Lime marmalade

Posted on March 18, 2010 at 5:55 pm

This is the divine lime marmalade that the munchkin is loopy about!

12 limes
5 cups / 1.2 litres water
6.5 cups / 1.3kg sugar

Slice the limes thinly, saving any pips. Tie the pips in a cheesecloth bag and place the bag in a large non-reactive pan with the finely sliced lime. Add the water to the pan and bring it to a boil. Turn down to a simmer and simmer for 2 hours, stirring occasionally. The lime peel should become very tender.

After 2 hours, remove the bag, allow to cool, and squeeze out into the pan.

Warm the sugar and add to the pan, bring to a boil for about 15 minutes until you reach the setting point, 220F, 105C.

Unless you have litmus paper or a pH meter to check the acidity, assume that this is a low acid food and pressure can for 10 minutes.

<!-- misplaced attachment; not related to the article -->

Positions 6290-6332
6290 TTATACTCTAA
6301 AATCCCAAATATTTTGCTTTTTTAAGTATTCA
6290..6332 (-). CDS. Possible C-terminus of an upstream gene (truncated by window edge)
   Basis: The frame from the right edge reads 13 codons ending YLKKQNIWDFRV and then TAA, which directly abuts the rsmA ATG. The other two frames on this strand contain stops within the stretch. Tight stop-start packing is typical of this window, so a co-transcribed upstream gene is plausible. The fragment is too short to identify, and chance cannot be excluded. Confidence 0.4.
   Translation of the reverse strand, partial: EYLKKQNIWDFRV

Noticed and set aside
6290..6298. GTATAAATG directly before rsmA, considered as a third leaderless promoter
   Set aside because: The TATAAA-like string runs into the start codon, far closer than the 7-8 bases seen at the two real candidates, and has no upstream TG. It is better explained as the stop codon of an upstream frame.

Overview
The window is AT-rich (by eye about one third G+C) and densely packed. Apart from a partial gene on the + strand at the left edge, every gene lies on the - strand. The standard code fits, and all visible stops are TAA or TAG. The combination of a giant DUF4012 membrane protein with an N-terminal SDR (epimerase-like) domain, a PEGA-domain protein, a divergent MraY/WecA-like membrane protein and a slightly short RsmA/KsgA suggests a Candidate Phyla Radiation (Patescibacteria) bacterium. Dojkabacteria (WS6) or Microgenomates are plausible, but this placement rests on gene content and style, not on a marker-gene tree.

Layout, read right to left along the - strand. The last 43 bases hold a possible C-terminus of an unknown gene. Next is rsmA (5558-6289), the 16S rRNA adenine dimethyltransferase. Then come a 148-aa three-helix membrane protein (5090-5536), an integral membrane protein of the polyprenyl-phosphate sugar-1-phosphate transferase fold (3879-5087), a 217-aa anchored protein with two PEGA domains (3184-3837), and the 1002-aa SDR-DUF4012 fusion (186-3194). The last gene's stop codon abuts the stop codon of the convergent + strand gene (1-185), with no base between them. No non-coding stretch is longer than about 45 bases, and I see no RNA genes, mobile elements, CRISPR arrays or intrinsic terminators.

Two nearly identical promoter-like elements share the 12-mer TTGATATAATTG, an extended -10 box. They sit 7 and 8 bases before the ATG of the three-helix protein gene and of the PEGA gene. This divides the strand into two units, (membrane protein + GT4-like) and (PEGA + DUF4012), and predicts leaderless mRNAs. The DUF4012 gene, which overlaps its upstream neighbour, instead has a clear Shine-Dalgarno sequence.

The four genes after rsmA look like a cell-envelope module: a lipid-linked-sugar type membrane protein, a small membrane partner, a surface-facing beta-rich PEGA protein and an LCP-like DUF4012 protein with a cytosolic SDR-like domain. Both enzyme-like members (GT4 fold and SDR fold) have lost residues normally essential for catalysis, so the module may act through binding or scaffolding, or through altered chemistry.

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Rethinking marmalade

Posted on January 19, 2010 at 10:29 am

Marmalade has long been a staple of British breakfasts. This odd mixture of orange rind and sweetened pulp has graced many a slice of toast, muffin, scone, or as the case may be. But what is marmalade?

In the English language, and in EU law, marmalade refers to any preserved citrus fruit. Peel or no peel is a matter of preference rather than definition. These days I like the peel and the sharp bitterness it grants, but there are many who prefer no peel / no bitterness.

In Portugal, “marmalada” refers only to a solid gel made from quinces.  In many European countries a word sharing a root with “marmalada” refers to any preserved fruit, in the same way that British English uses “jam” and US English uses “jelly”.

The use of “marmalade” to refer to preserved citrus fruits is a cause of some friction in the EU, but nothing is new there 😉

So, how can I make you rethink marmalade? Let me give you a couple of links to look at.

Quince marmalade.

Lime marmalade.

Quince allows you to experience the food that started off a whole genre – you are eating history. Lime marmalade is a wonderful thing to have in the depths of winter, a little slice of summer to brighten up a dark winter’s day, and completely different to orange marmalade.

Go on. Treat yourself to some deliciousness 🙂

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